Ok, it is a bit of a slog, but never is the gradient coronary-inducing and the fence line, which eventually downsizes to a rusty-old-post line is a great navigational support in the mist. The path was now indistinct a lot of the time, and large patches of boot-hugging snow were energy sapping to cross. It was quite easy to get in past the knee in places, always a joy.
Despite the reasonable gradient though height seemed to be gained quite quickly, but the wind was truly ferocious, gusting 45-60 mph, locally up to 70 mph according to MWIS, and when you turned into the gale you could do that thing where you lean right forward and the wind keeps you upright... sorry I digress, moving on, a few hundred metres blow the southern summit a couple of walkers plus hounds passed me with consummate ease and fitness, and were joined by a third. As I approached the cairn below the southern summit (you wave goodbye to the fence posts at this point), the three were returning. They had thought that the cairn was the top, and in the mist and general misery that was an easy mistake to make. However, as I am a keen student of the Websters' guide I remembered clearly that the true top was clearly a few hundred metres further on, and the GPS confirmed that. All four of us proceeded to the southern top, then finally found a way round the cleft in the ridge (by going through it without realising, the snow was that deep I guess). For some reason the other three decided not to proceed though and I trudged on alone. Despite the mist it was plain to see that you pass across a reasonably narrow bit of ridge, but the snow here was really soft and quite deep, very jellify-ing on the legs, unpleasant. Eventually it improved and there was a final couple of hundred metres trudge to the very top, which I defined as the bit where you couldn't go any higher, marked only by a pile of stones - looked fairly natural to me, not cairn-like - on the right hand side of the top. It seemed like mine were the only fresh tracks, so I wasn't sure what had happened to the other group.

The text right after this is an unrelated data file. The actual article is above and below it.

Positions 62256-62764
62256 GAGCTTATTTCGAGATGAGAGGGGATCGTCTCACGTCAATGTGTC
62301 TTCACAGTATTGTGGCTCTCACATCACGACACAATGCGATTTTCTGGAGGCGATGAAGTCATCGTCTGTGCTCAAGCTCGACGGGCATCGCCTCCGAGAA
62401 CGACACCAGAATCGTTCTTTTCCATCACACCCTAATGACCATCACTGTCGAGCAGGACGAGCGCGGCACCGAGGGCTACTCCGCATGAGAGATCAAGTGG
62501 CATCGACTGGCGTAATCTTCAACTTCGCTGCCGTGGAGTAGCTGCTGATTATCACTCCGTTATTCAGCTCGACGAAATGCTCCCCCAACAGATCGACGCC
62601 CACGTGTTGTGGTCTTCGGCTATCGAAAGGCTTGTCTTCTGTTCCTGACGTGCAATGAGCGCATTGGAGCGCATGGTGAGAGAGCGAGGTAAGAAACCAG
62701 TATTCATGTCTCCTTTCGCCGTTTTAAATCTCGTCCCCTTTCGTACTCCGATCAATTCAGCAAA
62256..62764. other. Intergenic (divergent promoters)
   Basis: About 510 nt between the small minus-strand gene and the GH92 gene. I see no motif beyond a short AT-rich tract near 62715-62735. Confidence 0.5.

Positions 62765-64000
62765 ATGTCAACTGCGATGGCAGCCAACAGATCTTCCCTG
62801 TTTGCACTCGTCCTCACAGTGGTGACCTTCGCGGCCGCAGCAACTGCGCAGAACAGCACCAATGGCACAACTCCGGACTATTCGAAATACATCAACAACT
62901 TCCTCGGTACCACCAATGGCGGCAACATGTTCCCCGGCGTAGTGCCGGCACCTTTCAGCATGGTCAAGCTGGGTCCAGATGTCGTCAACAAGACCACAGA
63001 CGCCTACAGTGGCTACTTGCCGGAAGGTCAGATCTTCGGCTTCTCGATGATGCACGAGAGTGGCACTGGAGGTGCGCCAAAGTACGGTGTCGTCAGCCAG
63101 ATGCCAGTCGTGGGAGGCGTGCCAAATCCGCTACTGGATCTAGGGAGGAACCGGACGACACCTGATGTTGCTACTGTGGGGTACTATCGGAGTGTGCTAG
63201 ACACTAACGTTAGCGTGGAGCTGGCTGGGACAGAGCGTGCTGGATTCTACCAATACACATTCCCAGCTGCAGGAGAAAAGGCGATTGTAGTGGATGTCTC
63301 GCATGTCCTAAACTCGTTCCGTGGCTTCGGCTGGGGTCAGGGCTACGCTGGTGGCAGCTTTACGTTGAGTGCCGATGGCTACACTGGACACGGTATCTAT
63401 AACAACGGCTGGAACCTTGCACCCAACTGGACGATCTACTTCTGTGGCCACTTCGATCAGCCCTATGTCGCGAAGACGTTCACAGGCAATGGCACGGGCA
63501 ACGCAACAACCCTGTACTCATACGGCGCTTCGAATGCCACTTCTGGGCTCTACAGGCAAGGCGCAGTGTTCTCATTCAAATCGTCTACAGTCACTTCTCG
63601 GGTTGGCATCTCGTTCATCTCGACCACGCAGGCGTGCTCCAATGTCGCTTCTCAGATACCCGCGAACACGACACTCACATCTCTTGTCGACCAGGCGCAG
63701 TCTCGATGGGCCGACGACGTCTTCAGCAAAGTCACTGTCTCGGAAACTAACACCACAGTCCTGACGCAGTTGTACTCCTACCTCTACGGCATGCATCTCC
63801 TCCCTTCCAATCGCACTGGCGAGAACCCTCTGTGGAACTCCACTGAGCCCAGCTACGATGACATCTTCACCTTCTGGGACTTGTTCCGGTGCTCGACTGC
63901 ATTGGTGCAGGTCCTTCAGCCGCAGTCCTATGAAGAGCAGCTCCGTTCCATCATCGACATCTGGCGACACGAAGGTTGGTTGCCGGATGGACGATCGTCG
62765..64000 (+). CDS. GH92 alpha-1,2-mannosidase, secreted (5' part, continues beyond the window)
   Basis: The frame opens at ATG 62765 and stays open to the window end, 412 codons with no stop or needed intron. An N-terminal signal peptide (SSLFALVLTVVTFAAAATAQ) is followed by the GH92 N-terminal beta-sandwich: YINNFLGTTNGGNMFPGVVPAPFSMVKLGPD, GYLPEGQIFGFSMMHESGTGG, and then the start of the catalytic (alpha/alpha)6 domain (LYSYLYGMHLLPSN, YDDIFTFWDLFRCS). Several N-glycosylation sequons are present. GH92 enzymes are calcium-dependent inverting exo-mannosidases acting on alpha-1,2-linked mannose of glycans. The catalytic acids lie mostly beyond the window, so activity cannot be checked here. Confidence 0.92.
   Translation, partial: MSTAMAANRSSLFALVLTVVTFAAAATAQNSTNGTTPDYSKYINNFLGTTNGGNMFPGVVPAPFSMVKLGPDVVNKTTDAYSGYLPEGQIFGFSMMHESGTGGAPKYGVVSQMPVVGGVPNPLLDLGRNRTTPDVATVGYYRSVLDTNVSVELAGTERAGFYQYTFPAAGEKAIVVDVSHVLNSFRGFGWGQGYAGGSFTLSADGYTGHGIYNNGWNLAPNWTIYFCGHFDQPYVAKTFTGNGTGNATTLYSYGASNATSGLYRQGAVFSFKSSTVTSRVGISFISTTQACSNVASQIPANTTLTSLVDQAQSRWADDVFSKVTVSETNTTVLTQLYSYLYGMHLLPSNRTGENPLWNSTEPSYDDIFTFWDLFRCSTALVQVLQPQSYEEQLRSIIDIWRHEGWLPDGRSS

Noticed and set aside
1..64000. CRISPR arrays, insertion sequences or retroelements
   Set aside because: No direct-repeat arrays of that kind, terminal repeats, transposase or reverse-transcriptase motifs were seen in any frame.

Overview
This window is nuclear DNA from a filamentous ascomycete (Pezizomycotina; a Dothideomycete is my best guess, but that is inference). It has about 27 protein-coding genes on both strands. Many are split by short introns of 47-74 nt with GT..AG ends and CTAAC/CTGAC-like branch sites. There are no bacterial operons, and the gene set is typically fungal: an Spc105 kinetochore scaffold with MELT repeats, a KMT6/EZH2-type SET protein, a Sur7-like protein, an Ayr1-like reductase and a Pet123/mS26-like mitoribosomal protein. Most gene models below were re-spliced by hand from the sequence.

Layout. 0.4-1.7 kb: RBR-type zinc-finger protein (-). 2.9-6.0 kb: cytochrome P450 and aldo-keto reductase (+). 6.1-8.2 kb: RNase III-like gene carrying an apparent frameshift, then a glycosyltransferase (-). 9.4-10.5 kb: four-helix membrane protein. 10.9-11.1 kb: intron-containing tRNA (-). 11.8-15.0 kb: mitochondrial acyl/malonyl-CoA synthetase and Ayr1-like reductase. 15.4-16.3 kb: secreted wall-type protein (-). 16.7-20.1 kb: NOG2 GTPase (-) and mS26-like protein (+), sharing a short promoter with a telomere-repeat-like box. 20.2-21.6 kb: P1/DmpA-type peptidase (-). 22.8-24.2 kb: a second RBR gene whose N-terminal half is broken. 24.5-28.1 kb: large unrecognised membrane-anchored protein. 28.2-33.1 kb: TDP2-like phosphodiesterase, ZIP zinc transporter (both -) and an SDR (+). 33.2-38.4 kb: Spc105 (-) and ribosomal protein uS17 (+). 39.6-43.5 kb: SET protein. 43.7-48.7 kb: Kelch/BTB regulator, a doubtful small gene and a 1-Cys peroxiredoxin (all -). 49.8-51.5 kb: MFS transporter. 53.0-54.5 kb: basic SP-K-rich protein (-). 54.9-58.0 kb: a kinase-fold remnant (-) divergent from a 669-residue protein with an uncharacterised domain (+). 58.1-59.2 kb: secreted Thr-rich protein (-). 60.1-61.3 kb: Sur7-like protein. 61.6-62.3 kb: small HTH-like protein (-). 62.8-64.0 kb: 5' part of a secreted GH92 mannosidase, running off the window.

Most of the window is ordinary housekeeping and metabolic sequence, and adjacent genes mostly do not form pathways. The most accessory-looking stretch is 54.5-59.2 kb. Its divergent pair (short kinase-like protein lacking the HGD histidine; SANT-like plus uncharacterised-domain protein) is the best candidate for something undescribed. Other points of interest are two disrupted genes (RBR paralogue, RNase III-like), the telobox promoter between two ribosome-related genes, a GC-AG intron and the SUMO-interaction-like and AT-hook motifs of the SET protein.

A few yards below the top I passed a fellow summitteer (?), exchanged a cheery word, and reversed the route down. He later caught me up and we enjoyed a very pleasant chat on the way down. We exchanged names at the end, as you do, but as it takes me at least 6 months to remember anyone's name these days I embarrassingly can't remember apart from it begins with A, but I know he taps into this site so "hi" if you're there. We passed the other large group on the way down, they hadn't gone on to the summit but had their axes out so maybe were doing some alternative route or training etc.
I was pleased with the time, just over 5 hours, considering the slow going in the wet soft snow, and the route finding issues on the south summit. So, Ben Challum, not the Belle of the Ball maybe, but will take care of you (with easy route finding, aside from the summit in poor visibility) and provide you with a good workout and a blow job (it being very windy indeed).
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2manyYorkies
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Re: Ben Challum - Blowin' in the wind

Postby old danensian » Mon Mar 17, 2014 1:07 am

What a difference a day or so makes.

Just about to post my own report when I saw yours - commiserations on not being able to enjoy the day I did.

And I know what you mean - Kinder Scout, Armbroth Fell - now they are bogs.

OD
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Re: Ben Challum - Blowin' in the wind

Postby londonwalker » Thu Mar 20, 2014 7:56 pm

The "A" is for Andy. Great report 2MY. It was exactly as described. Seems we were the ones with the greatest perseverance as all the others on the hill that day turned back. The guys with the dogs are well known to the owners of the Glenngarry guest house on not making summits! Always getting lost. And thanks for your company on Beinn Chabhair as well